Trump Visits Saudi Arabia as 'Drunk Americans' Singer Toby Keith Plays Men-Only Concert

Toby Keith
Toby Keith performs at the "Make America Great Again!" welcome concert at the Lincoln Memorial in Washington, D.C., on January 19. Reuters/Mike Segar

In one of the more surprising musical appearances of the year, country singer Toby Keith—famous for songs such as “Whiskey Girl,” “Drunk Americans” and “I Love This Bar”—will play at a men-only concert in Saudi Arabia while President Donald Trump is in the country.

The artist, known for his patriotic songs and lyrics about America’s drinking culture, is to play in Riyadh Saturday, despite the kingdom’s outlawing of the drinking of alcohol, mixing of sexes in public and status as the ultraconservative heart of the Islamic world.

Keith will play after Trump delivers a speech on Islam in the Saudi capital, viewed as his version of Barack Obama’s speech to the Islamic world from the Egyptian capital, Cairo, in 2009.

His publicist, Elaine Schock, confirmed the performance to NBC News but would not comment on its male-only restrictions. She said Saudi Arabia's Middle East Broadcasting Center organized the performance.

Keith has performed for American troops overseas and played Trump’s “Make America Great Again!” welcome ceremony in front of the Lincoln Memorial ahead of his inauguration, which many other artists had declined.

Saudi deputy crown prince and Trump U.S. President Donald Trump meets with Saudi Deputy Crown Prince and Minister of Defense Mohammed bin Salman in the Oval Office of the White House in Washington, D.C., on March 14. Trump is to be greeted with a men-only concert in the Gulf Kingdom. Reuters/Kevin Lamarque

The concert will be only for men over the age of 21 and include a performance from popular Saudi singer and lute artist Rabeh Sager, according to Saudi entertainment website Lammt. The site says the event will be free, but attendees will have to meet a formal dress code.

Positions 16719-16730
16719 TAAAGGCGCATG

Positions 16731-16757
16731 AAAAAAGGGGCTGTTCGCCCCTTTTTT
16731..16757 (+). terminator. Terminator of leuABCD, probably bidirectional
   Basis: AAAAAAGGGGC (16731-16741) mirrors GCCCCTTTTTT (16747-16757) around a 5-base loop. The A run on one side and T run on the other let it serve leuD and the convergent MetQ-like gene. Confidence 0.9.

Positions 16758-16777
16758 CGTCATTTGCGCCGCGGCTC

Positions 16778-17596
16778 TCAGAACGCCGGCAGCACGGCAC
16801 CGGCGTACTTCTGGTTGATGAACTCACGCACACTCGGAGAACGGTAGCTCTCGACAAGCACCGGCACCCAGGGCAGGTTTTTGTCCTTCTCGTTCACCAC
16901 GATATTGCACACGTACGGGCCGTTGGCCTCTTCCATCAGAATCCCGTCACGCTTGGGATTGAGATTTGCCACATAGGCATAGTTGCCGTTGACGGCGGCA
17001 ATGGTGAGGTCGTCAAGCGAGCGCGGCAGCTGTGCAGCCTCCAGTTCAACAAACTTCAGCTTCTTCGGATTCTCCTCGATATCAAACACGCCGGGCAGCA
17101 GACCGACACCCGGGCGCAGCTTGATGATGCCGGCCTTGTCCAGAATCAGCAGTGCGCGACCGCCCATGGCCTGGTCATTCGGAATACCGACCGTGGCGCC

It remains unclear if Keith will play some of the songs diametrically opposed to Saudi culture and if Trump will be in attendance or not. A representative from the Trump administration had not responded to a Newsweek request for comment at the time of writing.

Whether the concert was arranged to coincide with Trump’s visit also remains unknown, but it will be Keith’s first time performing in the country.

Read more: In Riyadh, Trump must stand up to Saudi Arabia and its executioners

The country’s top religious authority, the Grand Mufti Sheikh Abdulaziz al Sheikh, opposes public concerts in the kingdom, as they have the potential to open the door to the mixing of sexes, he has said in previous comments.

Public shows are usually banned in Saudi Arabia, according to Arab news site Al Bawaba, but Deputy Crown Prince Mohammed bin Salman is leading reforms as part of his Vision 2030 blueprint for the country and has permitted some concerts to take place.

Trump is traveling to Riyadh in his first foreign trip as president on Friday afternoon. It is a coup for the Gulf kingdom’s ruling monarchy, who wish to promote the country as the most important country in the Islamic world, where it is at loggerheads with Iran, its Shiite rival and regional powerhouse.

After the visit, Trump will travel to Jerusalem, Bethlehem, the Vatican and Brussels for a NATO summit.